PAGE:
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South Korea: Summit With U.S. Likely Next Month

An unnamed South Korean presidential official tells Reuters that the summit would be held ahead of a proposed meeting with President Trump and North Korea’s Kim Jong Un expected in May or June.

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The U.S. and South Korea are likely to hold a summit next month ahead of a separate proposed summit between President Trump and North Korean leader Kim Jong Un that could come as early as next month.

That is according to remarks from an unnamed South Korean presidential official quoted by Reuters.

An inter-Korean summit between South Korean President Moon Jae-in and North Korea’s Kim will be the third such meeting since the end of the Korea War in 1953. Two previous summits, in 2000 and again in 2007 were undertaken with high hopes of progress toward a lasting peace.

Meanwhile, President Trump, who has in the past referred to Kim derisively as “Little Rocket Man” and promised to respond to North Korean provocations with “fire and fury,” is sounding a more conciliatory tone ahead of the proposed summit.

Speaking of the summit, Trump said Tuesday, “We have been told directly that they would like to have the meeting as soon as possible. We think that’s a great thing for the world.”

“Kim Jong Un, he really has been very open and I think very honorable from everything we’re seeing,” Trump said alongside visiting French President Emmanuel Macron.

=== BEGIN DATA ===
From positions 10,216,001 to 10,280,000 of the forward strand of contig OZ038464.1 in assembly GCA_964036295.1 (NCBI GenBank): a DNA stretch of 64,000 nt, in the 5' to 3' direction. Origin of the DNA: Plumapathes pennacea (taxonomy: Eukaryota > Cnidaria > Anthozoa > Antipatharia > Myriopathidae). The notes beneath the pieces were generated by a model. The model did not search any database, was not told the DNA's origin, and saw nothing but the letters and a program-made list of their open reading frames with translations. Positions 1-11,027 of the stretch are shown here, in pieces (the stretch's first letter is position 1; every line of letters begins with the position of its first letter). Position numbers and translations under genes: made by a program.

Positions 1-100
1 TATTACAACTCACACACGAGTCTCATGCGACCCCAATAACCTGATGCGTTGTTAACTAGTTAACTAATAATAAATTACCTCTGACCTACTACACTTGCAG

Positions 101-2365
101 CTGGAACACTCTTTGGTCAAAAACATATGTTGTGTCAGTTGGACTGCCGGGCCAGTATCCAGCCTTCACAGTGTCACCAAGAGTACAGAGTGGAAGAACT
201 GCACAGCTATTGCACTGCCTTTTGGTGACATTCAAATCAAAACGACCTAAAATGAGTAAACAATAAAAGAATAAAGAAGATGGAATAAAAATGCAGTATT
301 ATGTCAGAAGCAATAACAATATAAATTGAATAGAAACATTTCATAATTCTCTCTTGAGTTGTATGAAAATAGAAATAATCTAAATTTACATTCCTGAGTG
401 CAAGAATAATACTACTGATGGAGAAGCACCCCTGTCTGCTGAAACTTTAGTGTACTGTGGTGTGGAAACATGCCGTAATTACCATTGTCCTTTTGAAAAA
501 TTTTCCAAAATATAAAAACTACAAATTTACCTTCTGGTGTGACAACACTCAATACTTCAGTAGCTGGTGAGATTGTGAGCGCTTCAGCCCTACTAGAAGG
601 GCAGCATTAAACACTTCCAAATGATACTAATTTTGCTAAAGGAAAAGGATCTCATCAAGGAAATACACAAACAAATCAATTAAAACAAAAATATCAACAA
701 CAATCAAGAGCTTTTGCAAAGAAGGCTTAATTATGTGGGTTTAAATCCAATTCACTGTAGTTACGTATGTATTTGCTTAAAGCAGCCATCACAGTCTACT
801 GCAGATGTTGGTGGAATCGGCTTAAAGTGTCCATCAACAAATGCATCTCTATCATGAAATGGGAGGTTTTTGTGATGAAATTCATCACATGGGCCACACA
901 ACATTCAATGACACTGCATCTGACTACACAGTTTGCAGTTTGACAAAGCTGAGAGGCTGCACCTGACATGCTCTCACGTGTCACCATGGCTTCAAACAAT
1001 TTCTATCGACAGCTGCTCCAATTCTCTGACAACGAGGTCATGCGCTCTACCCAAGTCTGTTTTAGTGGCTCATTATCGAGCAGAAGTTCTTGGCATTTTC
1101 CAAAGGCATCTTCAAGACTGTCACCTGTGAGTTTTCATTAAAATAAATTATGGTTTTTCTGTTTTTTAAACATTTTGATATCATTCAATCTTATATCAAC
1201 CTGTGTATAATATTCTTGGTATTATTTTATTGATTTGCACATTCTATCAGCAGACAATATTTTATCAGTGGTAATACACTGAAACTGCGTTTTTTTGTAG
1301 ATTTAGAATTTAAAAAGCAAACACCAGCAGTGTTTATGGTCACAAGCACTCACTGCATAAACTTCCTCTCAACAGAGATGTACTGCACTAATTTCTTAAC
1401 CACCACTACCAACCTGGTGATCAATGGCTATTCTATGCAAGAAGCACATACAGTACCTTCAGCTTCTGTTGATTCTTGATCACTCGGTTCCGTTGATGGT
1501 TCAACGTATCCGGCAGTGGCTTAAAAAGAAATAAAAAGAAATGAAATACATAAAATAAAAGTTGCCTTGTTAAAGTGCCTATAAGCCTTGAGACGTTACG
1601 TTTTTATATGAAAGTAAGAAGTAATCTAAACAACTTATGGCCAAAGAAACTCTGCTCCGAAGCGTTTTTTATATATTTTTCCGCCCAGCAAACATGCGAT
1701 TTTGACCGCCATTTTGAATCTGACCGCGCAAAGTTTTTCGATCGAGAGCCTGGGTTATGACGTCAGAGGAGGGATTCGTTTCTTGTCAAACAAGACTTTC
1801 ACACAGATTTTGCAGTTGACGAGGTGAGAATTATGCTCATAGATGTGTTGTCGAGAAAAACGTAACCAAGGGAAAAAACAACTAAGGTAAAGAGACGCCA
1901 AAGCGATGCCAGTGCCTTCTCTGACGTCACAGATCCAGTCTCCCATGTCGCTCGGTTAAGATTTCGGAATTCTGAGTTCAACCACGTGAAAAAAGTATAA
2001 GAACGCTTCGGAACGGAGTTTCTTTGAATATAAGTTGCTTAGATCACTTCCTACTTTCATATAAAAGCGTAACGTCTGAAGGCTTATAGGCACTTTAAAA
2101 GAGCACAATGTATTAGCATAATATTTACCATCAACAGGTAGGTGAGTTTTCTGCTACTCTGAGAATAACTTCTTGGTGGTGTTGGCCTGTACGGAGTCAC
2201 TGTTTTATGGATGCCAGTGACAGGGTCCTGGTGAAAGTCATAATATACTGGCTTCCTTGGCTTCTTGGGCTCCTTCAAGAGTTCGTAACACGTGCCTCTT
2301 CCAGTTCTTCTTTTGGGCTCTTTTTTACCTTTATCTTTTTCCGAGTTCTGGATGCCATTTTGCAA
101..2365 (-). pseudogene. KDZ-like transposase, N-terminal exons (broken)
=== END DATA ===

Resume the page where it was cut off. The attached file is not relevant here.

However, as The Associated Press notes, “Trump cautioned that North Korea had not followed through on previous promises, but credited tough steps from his administration – including sanctions and organizing pressure from international allies – for having forced Pyongyang to hold talks. And he again suggested that he would ‘leave the table’ if the negotiations were not productive or if North Korea was not operating in good faith.”

“We’ll see where that all goes,” the president said. “Maybe it will be wonderful or maybe it won’t.”

Copyright 2018 NPR. To see more, visit NPR.
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Person Who Flown With Biden In Recent Days Tests Positive For COVID-19

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(ABC News) — The Biden campaign has announced that someone who flew with former Vice President Joe Biden to Ohio on Monday and Florida on Tuesday has tested positive for COVID-19. The positive result was discovered through the contact tracing that the campaign undertook following the positive diagnosis of Sen. Kamala Harris’ communications director and a non-staff flight crew member.

“Around noon on Thursday, October 15th, we learned – as part of our contact tracing of the crew member on Senator Harris’ plane that tested positive for COVID last night – that an administrative member of the Aviation company that charters Vice President Biden’s aircraft tested positive for COVID-19,” Campaign manager Jen O’Malley Dillon wrote in a statement.

However, the campaign says that Biden and the member who tested positive did not have any passing or close contact during the flight and he is not required to isolate.